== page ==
The Needs of the One

17 Jan

The word community derives from the same root as communal which suggests an undertaking by a group. And, of course, community is fundamentally about the relationships and activities of groups of people. Paradoxically, however, in order to get a community started, you probably need to work with people one on one, and its often useful to do it face to face as well.

A lot of people think that communities will form naturally if you simply throw a bunch of people together who have some sort of attributes in common. For example, it’s not uncommon for associations to think that since their members share a common interest, that simply creating an online community and putting their members in it will result in success.

But for a community to actually succeed, people have to derive value from participating in it. From lurkers all the way through to those who help actively manage a community, each person is has a motivation for being there and for the activities they undertake in the context of the community.

The transition from new community to successful community is a sequence of related tasks:

  • Understanding the potential value that a member could obtain from the community
  • Creating an environment where that value can be realized within the community
  • Ensuring that there is some initial value present in the community
  • Convincing members that there is value in the community
  • Ensuring that members experience the value when they participate in the community

You can’t succeed unless you succeed at each step along the way. The first step requires that you have an understanding of what your members need and want. If you have a rock solid grasp on that, you’re set. If you don’t, then consider “the needs of the one” (or the few). In other words, go talk to one of your members. Get a sense of what he or she faces on a day to day basis. Then talk to another one. Once you’ve got to know a few of your members, hopefully some common themes will start to emerge.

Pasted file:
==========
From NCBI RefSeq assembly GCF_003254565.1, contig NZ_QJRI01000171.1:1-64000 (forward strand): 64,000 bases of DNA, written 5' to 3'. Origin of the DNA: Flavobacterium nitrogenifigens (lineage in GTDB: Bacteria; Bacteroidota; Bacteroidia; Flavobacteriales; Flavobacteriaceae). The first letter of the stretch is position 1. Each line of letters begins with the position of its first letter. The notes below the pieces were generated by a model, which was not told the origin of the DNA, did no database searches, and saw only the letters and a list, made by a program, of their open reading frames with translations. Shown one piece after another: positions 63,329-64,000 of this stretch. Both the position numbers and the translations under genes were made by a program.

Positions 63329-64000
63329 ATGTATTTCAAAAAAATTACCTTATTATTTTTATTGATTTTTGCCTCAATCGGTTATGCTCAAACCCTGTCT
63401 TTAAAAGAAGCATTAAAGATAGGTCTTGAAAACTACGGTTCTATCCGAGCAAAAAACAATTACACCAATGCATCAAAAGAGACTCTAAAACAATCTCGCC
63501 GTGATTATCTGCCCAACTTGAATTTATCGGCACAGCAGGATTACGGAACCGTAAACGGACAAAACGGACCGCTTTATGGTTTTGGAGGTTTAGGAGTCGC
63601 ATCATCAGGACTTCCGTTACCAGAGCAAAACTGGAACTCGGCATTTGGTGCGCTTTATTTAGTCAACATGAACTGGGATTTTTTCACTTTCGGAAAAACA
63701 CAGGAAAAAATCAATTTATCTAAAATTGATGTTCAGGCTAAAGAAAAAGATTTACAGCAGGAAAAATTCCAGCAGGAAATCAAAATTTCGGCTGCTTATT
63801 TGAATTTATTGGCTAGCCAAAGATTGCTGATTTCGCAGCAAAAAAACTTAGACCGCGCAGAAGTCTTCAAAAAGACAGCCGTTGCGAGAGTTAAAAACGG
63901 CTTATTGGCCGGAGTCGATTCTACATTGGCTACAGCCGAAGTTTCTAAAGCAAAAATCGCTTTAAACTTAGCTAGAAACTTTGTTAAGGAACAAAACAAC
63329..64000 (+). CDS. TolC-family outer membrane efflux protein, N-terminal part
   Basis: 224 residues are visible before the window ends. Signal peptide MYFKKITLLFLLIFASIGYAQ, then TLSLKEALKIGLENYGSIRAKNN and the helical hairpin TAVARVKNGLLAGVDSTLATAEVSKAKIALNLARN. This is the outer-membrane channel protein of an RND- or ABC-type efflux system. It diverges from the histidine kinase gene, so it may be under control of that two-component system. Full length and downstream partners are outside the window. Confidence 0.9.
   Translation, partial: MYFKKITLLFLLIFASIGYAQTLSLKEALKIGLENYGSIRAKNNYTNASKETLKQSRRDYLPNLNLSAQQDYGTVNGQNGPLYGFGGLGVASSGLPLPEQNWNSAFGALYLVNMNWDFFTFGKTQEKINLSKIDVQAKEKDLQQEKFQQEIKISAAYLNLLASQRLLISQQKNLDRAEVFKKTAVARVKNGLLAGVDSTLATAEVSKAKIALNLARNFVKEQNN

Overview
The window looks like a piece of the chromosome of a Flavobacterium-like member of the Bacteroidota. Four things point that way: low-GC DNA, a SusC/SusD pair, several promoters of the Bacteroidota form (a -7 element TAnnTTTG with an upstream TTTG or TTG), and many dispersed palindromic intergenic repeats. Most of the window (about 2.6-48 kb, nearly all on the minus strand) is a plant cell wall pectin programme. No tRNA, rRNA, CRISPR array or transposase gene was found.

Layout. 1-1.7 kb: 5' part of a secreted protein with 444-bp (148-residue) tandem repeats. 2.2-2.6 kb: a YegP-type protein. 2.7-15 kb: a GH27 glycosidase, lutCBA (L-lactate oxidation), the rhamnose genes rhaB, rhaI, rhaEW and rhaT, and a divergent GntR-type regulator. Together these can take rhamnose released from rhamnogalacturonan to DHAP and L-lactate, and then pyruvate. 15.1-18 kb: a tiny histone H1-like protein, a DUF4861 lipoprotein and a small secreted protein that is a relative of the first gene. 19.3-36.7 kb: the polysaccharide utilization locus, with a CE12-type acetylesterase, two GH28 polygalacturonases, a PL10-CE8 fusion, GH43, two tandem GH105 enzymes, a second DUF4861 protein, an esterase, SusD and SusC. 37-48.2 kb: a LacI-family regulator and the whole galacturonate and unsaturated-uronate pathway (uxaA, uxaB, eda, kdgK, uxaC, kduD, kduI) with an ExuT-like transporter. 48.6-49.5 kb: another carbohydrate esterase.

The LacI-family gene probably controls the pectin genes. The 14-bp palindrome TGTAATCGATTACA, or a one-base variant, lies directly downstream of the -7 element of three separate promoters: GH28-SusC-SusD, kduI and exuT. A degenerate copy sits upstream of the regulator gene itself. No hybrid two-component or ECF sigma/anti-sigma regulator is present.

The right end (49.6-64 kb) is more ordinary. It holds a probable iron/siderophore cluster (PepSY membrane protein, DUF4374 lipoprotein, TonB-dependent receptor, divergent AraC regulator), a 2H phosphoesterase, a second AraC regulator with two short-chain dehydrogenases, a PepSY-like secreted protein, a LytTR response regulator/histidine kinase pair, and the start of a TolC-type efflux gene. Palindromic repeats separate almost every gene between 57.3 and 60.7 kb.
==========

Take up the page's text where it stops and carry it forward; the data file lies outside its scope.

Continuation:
These themes should provide a framework for the types of value that an online community could provide. And with that in hand, you can begin to move through the tasks listed above. It’s likely to be hard work, but the reward of an online community that continuously provides value to your members will be worth it.

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3 Responses to “The Needs of the One”

  1. Annie Gallagher January 20, 2012 at 11:04 am #

    I like your holistic approach. I think I would re-title the post to say, “The Needs of One and the Power of Many” because when you think about what a trade association does, it really gets its strength by networking people individually for what they need but the power comes from the group. So whether the power is a stronger voice for advocacy, for a better business, or to make sure that your group cost-benefits are lower, there is power in combining the different perspectives of your group.

    • Terry Coatta January 20, 2012 at 12:31 pm #

      It would definitely be a better title, but it would no longer be a quote from Star Trek 🙂

Trackbacks/Pingbacks

  1. Online Community Management Links Roundup 20/01/12 - Community Management | Blaise Grimes-Viort - January 20, 2012

    […] The Needs of the One […]

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